Camp on Top of Kilauea Volcano at Namakanipaio Cabins

Just three miles outside of Hawaii Volcanoes National Park, these cabins offer convenience and solitude.
The rustic cabins at Namakanipaio Campground are a tranquil retreat near Hawaii Volcanoes National Park. Photo: Andrew Richard Hara

Peering over the edge of Kilauea Caldera, I instantly feel dwarfed by the mammoth landscape in front of me.

I’m at the Jaggar Museum Overlook and the sun has just set, turning the puffs of smoke and ash emanating out of the 3-mile-long Halemaumau Crater into pretty hues of pink and orange. Now huddled with a bunch of strangers in the quickly dropping temperatures waiting to see the crater’s fiery glow flicker against the night sky, we tell stories of where we’re from. The crater is our campfire at Hawaii Volcanoes National Park, except we cannot feel the heat from the lava pit, and the frigid air—along with my poorly chosen cardigan—has me rushing back to the warmth of my cabin.

halemaumau crater
Visitors watch Halemaumau Crater as the sun sets at the Jaggar Museum Overlook.
Photo: Andrew Richard Hara

I booked two nights on top of Kilauea Volcano at Namakanipaio campground through Volcano House—the only hotel inside the park. There are 10 rustic cabins at the campground just 3 miles from the entrance to Hawaii Volcanoes National Park, and their triangular shapes could be likened to adorable little dollhouses. Best of all: They’re only $80 per night, in comparison to the hotel which charges $228 per night for a standard room.

I arrive back at my cabin after dark and look up past the tall eucalyptus trees surrounding the campground, thankful I didn’t have to drive far. The wind has picked up and my phone tells me it’s a chilly 55 degrees, but I don’t care anymore that I’m shivering with my arms across my chest because I can’t stop staring at the countless stars so brightly twinkling above, with satellites crisscrossing the sky on their orbit around the Earth at a speed I cannot even fathom.

Inside, the vaulted-ceiling interior is all white, fitted with one full bed and a twin bunk bed. The cabin isn’t heated, but the large comforters keep me warm, and the single electric outlet is all I need to charge my phone and camera battery. Namakanipaio means “conflicting winds”—fitting for a place with loud rustling trees that sound like waves crashing in the ocean. I let it lull me to sleep.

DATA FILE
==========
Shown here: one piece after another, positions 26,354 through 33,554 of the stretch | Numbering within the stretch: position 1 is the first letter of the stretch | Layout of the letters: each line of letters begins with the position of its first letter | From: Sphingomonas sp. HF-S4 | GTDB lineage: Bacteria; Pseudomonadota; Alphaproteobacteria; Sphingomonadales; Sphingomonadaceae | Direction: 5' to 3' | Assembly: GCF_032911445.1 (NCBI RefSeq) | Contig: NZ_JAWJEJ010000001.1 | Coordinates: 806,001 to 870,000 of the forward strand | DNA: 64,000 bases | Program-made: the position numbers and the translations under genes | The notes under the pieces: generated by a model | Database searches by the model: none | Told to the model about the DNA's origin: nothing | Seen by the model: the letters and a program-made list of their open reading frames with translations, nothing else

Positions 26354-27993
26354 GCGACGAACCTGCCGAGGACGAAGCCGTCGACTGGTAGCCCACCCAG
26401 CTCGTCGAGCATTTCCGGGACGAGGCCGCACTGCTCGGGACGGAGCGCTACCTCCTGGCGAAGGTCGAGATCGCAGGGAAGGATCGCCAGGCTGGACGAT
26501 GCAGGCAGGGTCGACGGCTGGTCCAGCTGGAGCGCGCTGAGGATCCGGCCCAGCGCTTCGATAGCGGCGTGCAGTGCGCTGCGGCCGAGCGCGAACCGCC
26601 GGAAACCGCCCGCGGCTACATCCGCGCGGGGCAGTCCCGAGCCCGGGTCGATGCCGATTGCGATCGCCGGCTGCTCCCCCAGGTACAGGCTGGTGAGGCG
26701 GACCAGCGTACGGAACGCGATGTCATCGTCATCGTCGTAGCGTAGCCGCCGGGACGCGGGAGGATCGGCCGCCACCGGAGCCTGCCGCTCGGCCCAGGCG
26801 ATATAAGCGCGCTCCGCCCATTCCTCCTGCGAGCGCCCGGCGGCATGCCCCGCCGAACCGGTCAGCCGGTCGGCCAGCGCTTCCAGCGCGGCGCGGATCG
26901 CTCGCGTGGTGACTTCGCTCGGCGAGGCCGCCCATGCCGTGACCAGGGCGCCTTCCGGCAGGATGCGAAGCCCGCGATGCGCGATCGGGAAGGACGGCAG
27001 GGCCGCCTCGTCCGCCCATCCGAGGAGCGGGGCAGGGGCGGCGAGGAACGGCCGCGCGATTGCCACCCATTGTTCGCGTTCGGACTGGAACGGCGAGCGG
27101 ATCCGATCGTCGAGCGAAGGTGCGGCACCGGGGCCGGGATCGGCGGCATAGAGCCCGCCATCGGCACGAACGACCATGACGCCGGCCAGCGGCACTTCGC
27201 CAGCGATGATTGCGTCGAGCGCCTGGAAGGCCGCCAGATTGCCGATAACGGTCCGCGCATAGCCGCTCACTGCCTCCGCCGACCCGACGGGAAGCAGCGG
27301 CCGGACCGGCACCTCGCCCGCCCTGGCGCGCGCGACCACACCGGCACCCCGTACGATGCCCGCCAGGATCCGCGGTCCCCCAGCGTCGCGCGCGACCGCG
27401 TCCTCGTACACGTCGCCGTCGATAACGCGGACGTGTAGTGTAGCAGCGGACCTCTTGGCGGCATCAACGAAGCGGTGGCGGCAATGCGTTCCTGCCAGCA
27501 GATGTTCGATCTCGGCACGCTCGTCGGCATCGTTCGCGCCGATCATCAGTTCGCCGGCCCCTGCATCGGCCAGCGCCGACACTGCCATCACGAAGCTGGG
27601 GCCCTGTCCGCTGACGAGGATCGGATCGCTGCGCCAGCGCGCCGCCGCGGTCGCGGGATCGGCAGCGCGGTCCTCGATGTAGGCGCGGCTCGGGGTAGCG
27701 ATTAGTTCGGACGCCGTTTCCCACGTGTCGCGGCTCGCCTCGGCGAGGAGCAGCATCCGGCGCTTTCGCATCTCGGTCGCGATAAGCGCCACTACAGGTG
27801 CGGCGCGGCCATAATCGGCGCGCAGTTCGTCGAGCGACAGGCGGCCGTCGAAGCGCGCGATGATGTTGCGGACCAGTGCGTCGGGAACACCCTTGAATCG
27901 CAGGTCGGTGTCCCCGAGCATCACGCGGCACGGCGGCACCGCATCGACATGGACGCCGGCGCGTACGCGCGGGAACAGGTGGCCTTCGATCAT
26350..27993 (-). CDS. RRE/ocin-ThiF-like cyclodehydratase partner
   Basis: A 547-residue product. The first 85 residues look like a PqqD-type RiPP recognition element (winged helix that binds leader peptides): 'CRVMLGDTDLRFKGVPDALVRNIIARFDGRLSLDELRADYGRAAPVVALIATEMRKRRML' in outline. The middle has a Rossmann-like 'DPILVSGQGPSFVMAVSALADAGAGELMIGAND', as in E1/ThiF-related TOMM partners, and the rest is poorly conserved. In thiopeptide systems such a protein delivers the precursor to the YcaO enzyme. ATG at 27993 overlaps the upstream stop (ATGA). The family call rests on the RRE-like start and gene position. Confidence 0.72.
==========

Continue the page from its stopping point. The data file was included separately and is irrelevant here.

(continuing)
The next morning, I’m up with the roosters, eager to hike the 4-mile Kilauea Iki loop trail at the national park before the crowds. The parking lot is nearly empty at the trailhead, which makes me feel good about my choice of accommodation. I take my time on the route through the forest down the rim of Kilauea Iki to its crater floor—a descent of 400 feet. The views have me stopping frequently to take photos, and the birdsongs and lack of people on the trail give the tranquil feeling of discovering it all on my own. In 1959, lava spewed from this crater in tall splattering fountains and a molten lava lake flattened the surface of the crater floor I’m anxious to walk across.

The Kilauea Iki Trail takes you to its crater floor.
Photo: Andrew Richard Hara

After hiking and stopping for nearly 45 minutes, I arrive at the base, one step away from the floor, but the view of the immense crater from this angle is so arresting that my feet stay locked to the ground, letting my eyes take it all in. Nothing prepares you for that moment when you feel completely infinitesimal—similar to how you feel when you see Halemaumau Crater for the first time, or stand in front of a 500-foot waterfall, or ponder about the universe and how much exists “out there.” My mind is overwhelmed by what it’s seeing, but I also find joy in being here and reflecting on this amazing scene of mountainous crater walls, black lava mounds, cracked earth and a sprinkling of ohia lehua trees somehow finding life in the barren landscape. I could stay right here all day.

The rest of the trail is across the flat, hardened lava lake, where I take a 360-degree video of my surroundings right in the center of the crater, before the steep 40-story ascent to where I started. After spending nearly three hours on the trail, I return to my car at a parking lot that is now completely filled. I drive to Volcano House for lunch.

One of the perks of staying at the cabin is that I can visit Volcano House all I want. “You can sit by the fire, dine at the restaurants and use the Wi-Fi,” the Volcano House receptionist told me on the phone prior to booking the cabin. “You just can’t lie down here and fall asleep.” The other perk is the view of Halemaumau Crater; in its two restaurants and sitting area, floor-to-ceiling windows front the crater.

volcano house
The Volcano House has perfect views of Halemaumau Crater.
Photo: Andrew Richard Hara

Reservations at the Volcano House’s fine-dining restaurant, The Rim, are best scheduled in advance, so I find an open seat at the Volcano House’s casual and much livelier Uncle George’s Lounge instead. The menu is typical of bar fare in Hawaii, with items such as Thai chicken wings, ahi poke stacks, edamame, kalua pork pizza and grilled cheese with tomato soup. I order the fish and chips, a hefty portion crusted with coconut and macadamia nuts. It’s so fulfilling to sit here after a morning filled with adventure and elation. I gaze through the windows at the hypnotic clouds of smoke rising from Halemaumau’s pit from my warm perch inside Volcano House, and enjoy the moment before heading back to my cabin in the beautiful countryside atop Kilauea.

Namakanipaio Camper Cabins 
The campground is 3 miles from Hawaii Volcanoes National Park. For reservations, call (866) 536-7972 or visit

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